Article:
Cat Thomas has become as much a fixture in Las Vegas as slot machines in the Mirage casino. He’s been a part of the market’s Rhythmic CHR powerhouse KLUC (98.5) for more than 17 years. From air talent to programmer he’s seen it all and remains steadfast in the trenches battling all competitors in a quest to create a compelling content-driven radio station that plays nothing but hits in Sin City.
e-OB presents excerpts from this week’s FMQB hard copy Rhythm-Crossover Up Close interview with KLUC/Las Vegas PD Cat Thomas
On the key to longevity in a marketplace… We’ve been pretty successful even through tough times and have been able to balance both ratings and revenue success against seven direct competitors. Currently, we’re 6-0 with one more still taking shots. We’ve been able to do great radio, attain and retain a great staff, and still be in the top two in cume book after book after book.
On how the market has changed over the last five years… The biggest difference is the explosion of the Spanish language stations. There has also been a ton of station format changes in the market. When I arrived in Vegas as the night guy we were market #74. Now we’re #32 and we are geared to be Top 25 in the next four years. The attitude of Vegas has definitely become major market. This is where L.A. and the world come to be cool.
On how to stimulate a town that’s literally buzzing every night… It’s like any other town, if you have something cool, listeners will jump in. It’s just that cool in Vegas is at a much higher bar than say in Denver . No offense to Denver , it’s a great city, but my point is they are a bigger market, but there is more events going on per month here than most major cities. So sometimes you have to stick with the “A” list stuff and leave the “B” and “C” list stuff to other stations. The key also is to do the simple community things well and make sure you are at the places that are important to the listeners.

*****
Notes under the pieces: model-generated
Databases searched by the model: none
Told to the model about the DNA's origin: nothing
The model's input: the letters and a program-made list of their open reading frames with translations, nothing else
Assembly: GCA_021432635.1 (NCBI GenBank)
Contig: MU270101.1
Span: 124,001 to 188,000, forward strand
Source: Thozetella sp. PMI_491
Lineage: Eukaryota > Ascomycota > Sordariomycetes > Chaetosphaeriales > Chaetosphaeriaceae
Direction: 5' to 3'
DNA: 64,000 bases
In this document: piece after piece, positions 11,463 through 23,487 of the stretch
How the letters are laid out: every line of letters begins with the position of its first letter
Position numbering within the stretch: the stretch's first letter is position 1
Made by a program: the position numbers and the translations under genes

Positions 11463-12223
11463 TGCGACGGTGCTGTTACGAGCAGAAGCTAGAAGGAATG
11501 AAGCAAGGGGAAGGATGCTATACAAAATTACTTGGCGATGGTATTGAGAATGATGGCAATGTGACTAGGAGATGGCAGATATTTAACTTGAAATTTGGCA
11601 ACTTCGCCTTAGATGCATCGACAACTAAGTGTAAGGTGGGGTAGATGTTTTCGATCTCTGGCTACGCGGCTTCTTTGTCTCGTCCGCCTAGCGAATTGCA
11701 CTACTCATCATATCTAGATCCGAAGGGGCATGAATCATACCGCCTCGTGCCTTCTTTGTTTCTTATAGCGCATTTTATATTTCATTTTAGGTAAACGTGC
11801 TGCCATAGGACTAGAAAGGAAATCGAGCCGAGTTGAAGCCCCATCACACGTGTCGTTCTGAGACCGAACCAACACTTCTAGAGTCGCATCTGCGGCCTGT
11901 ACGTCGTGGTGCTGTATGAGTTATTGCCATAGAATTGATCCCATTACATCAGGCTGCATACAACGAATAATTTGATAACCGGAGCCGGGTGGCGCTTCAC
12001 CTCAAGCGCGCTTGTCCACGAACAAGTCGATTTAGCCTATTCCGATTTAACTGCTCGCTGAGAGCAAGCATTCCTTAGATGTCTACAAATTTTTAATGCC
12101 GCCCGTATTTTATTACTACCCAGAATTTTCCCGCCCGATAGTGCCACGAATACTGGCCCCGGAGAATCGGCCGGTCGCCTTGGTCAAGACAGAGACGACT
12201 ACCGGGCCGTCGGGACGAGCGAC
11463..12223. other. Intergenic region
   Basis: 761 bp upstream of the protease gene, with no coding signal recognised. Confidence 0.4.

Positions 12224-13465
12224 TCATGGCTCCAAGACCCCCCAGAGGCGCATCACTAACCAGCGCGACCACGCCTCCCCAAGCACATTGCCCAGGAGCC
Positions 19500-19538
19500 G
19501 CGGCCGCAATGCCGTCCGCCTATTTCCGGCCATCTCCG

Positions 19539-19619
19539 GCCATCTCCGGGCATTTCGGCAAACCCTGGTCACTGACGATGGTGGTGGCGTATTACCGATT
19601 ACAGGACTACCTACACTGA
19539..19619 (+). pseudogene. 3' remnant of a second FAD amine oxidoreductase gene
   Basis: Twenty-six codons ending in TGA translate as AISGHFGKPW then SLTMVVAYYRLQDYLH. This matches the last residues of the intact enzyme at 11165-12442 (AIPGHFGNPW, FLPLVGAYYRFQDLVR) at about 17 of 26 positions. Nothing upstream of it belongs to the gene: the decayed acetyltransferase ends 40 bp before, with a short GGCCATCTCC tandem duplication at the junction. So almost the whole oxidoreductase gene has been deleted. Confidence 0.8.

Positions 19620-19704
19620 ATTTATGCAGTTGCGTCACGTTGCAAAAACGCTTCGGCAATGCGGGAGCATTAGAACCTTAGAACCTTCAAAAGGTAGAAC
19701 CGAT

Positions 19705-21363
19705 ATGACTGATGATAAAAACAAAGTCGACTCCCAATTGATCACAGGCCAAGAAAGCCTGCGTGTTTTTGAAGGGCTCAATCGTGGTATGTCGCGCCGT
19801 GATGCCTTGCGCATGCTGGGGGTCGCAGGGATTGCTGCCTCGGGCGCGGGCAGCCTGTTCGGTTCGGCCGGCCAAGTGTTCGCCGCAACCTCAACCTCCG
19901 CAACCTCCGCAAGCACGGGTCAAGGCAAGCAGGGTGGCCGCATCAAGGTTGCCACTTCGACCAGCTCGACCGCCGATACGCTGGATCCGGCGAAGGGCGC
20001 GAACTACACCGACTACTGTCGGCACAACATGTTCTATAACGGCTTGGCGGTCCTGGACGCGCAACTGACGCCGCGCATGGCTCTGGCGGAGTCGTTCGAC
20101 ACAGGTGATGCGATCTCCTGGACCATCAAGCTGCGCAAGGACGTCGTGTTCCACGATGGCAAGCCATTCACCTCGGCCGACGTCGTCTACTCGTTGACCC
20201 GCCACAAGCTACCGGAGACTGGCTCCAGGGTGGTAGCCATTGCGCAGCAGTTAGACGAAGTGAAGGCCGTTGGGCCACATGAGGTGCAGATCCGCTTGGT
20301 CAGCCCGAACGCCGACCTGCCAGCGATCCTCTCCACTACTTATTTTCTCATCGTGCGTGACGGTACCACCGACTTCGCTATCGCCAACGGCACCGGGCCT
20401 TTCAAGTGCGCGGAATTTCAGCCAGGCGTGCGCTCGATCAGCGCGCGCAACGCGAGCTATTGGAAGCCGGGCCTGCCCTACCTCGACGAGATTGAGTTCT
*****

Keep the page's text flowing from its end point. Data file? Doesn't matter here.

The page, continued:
On the strength of the KLUC brand… We’ve really stepped up the efforts over the last six months. We did “ok” for a while but we seem to be kicking on all cylinders now. The station and the vibe feel really good and our focus is back and our cume is growing monthly. We’re in the process of making some changes due to talent departures. It’s tough to replace great people, but we are also looking forward to getting new blood and fresh ideas in the building.
On satellite radio… I have a cousin who does marketing for a company that manufactures satellite radios, and the least listened to channels, according to their research, are the music channels. Over 70 percent of their voluntary subscribers, ones that don’t have it through their car lease, the ones who chose to purchase with intent, are males over 35 years old. Most have purchased it for specific content shows or sports. I also spoke with a label person who said they can’t qualify any sales when a song is added to satellite, but they can when a station in a market begins playing a record. That’s a pretty strong statement.
On radio’s biggest challenge in 2006… We have to spend more time and effort to find out what our audience wants and find ways to give it to them. We need to get back to more grassroots and spend the time and money to promote our product and give the listeners quality programming and prizes. The quicker we learn to embace (new technology) and make it part of our stations, the sooner listeners will give us credit for being leaders and cutting edge rather than playing catch up. CBS is doing a good job moving our stations forward and it’s an exciting time to be in radio. The best is yet to come. Maybe I’m a bit optimistic, but I’m into the challenge!
Also in the FMQB hard copy issue: